08/03/2012 Premier Nomvula Mokonyane roofing an illustrated structure of a building in the sod-turning ceremony of the Olievenhoutbosch Primary School. Picture: Oupa Mokoena

Mogomotsi Magome

THE Department of Basic Education has embarked on an ambitious experiment that is expected to enable it to build more schools more cheaply and faster.

It usually takes about eight months or more to build a school in Gauteng, and rising costs have seen the department spending about R60 million to build a fully fledged public school with all the necessary resources and facilities.

But with the new method of building schools that is being tested by the department, construction can take two to three months, and cost about R30m.

The new construction method is an alternative to the traditional bricks and mortar that are usually used to build schools around the country. Instead, fibre cement is used to build walls which are supported by a steel structure and filled with a cement mixture.

The structure will be taken through rigorous testing to establish whether it can withstand aggressive weather patterns and judging by the success of the project in the Eastern Cape, the department might be on to something.

As part of the government’s attempts to eradicate mud schools in that province, at least three schools have already been built using this method.

Gauteng Premier Nomvula Mokonyane said yesterday the move would help the provincial government to accelerate the building of new schools in the province, especially in informal settlements.

During her State of the Province address last month, Mokonyane announced the province would spend R4.3 billion on building new schools, maintenance and the upgrading of existing schools.

Olievenhoutbosch Ext 4 and Lotus Gardens, in Pretoria West, will be the first to get such schools, while others will be built in other areas such as Diepsloot.

“We used to spend about R80m to build a school and now I am told this method will cost us about R33m to build a school. This means we can build more schools, but it does not mean the contractors must now increase their prices. In fact we must negotiate to take the price down so we can build more schools,” said Mokonyane.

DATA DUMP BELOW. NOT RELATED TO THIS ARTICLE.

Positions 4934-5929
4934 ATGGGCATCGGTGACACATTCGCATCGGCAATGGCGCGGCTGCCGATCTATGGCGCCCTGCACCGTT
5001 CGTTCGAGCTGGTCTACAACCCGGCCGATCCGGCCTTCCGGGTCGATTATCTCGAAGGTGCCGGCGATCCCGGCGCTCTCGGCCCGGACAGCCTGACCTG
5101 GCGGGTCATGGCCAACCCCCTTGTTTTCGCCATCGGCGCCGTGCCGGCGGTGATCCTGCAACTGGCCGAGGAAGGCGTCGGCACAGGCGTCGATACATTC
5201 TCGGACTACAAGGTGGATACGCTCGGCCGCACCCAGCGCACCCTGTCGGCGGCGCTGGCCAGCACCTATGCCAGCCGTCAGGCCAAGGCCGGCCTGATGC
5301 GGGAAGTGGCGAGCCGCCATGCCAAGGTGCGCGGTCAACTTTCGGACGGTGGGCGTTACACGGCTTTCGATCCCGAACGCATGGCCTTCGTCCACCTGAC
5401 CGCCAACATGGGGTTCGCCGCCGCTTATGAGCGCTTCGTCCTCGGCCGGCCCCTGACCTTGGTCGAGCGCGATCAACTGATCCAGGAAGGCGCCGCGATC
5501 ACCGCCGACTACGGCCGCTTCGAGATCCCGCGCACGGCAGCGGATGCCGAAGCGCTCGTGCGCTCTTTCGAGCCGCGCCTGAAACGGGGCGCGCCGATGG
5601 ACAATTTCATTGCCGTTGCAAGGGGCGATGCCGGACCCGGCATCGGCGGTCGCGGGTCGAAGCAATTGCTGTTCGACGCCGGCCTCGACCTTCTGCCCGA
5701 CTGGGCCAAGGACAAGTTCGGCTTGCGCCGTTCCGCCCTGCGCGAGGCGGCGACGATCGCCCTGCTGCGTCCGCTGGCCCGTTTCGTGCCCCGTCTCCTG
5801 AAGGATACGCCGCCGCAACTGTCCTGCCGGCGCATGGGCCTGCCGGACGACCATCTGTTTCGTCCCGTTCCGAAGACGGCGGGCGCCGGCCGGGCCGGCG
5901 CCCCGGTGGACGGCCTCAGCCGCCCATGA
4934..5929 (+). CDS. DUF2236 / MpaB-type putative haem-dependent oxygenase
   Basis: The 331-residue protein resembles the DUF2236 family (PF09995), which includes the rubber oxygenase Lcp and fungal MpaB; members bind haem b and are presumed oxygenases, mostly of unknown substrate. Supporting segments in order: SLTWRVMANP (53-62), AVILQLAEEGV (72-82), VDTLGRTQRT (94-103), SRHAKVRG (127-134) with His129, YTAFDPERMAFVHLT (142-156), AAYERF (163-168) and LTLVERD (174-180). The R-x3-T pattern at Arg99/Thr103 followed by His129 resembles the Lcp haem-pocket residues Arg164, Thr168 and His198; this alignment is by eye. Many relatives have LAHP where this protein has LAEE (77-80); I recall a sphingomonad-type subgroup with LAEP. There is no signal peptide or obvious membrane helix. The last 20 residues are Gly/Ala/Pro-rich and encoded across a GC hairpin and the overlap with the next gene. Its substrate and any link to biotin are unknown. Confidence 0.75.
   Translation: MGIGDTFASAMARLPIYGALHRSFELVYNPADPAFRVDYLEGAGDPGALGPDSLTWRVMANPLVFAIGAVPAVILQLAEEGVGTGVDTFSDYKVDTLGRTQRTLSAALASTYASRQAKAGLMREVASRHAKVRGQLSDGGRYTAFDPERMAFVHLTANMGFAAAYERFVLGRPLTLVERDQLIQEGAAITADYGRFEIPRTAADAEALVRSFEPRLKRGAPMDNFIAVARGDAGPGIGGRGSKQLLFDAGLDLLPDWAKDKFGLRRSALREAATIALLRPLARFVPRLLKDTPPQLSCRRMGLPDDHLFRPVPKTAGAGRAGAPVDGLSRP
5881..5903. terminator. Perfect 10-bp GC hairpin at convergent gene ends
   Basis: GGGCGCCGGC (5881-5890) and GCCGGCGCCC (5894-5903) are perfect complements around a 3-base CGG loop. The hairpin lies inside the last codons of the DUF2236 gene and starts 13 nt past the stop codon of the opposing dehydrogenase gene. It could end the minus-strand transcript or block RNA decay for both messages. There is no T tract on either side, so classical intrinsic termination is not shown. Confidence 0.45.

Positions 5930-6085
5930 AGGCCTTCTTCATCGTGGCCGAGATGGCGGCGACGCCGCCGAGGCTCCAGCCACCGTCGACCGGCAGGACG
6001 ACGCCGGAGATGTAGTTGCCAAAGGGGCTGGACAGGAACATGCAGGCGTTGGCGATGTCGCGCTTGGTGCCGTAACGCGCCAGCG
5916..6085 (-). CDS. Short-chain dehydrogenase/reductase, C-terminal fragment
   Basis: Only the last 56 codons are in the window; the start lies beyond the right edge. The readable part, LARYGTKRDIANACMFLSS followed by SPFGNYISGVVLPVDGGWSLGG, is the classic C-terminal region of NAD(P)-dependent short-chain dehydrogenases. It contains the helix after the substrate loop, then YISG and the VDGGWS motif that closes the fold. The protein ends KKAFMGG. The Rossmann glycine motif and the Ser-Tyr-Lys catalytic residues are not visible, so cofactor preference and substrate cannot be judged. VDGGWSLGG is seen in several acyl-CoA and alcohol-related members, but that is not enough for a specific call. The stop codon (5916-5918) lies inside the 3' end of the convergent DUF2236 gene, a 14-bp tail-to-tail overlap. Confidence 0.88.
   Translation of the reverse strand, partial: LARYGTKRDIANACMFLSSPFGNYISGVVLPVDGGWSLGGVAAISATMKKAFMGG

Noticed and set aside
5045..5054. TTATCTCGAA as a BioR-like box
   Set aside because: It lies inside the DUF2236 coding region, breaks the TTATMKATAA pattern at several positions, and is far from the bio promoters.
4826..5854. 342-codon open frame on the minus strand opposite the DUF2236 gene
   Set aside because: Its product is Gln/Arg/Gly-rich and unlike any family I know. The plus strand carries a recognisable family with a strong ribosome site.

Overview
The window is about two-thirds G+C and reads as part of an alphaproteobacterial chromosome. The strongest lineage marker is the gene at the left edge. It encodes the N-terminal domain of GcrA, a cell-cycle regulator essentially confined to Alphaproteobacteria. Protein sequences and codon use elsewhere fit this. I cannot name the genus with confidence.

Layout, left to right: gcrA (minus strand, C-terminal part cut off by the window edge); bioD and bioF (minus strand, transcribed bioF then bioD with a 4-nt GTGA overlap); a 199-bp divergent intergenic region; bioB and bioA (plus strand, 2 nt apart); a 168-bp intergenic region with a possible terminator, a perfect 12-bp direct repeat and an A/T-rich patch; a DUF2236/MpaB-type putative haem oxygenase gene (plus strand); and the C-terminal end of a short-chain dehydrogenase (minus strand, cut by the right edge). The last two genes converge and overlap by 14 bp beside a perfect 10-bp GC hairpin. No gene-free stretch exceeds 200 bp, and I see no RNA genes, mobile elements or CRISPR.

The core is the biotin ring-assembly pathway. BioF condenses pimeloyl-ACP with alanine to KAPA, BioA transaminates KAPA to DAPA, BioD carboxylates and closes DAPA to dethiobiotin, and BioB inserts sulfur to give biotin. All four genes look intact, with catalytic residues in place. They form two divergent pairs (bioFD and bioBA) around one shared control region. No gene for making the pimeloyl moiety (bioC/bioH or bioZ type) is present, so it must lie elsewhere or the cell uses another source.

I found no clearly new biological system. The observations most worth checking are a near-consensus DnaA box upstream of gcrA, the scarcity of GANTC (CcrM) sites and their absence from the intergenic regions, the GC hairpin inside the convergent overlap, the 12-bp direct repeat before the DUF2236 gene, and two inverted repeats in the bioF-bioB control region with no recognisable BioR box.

She urged the community to take care of the schools and to utilise the skills transferred by the contractors building the schools to empower the community.

About 110 people from Olievenhoutbosch will be employed and trained during the project, and will also be accredited as having skills to engage in this construction.

Education MEC Barbara Creecy said the school would mainly enrol pupils from overcrowded schools in the area, and the plan was to move some of the additional teachers to the school. “This year we employed additional teachers to help out at overcrowded schools, so as we move those learners from those schools to the new one, we will also be moving some teachers.

“So we will not have a shortage of teachers at the school,” said Creecy.

The school will be equipped with a fully fledged library, a computer room and a scientific laboratory, while additional resources will include football, netball and basketball facilities. The school will also have an administration block and about 23 classrooms, including a separate area for Grade R pupils.

The new schools are a result of the province’s co-operation with the Independent Development Trust.

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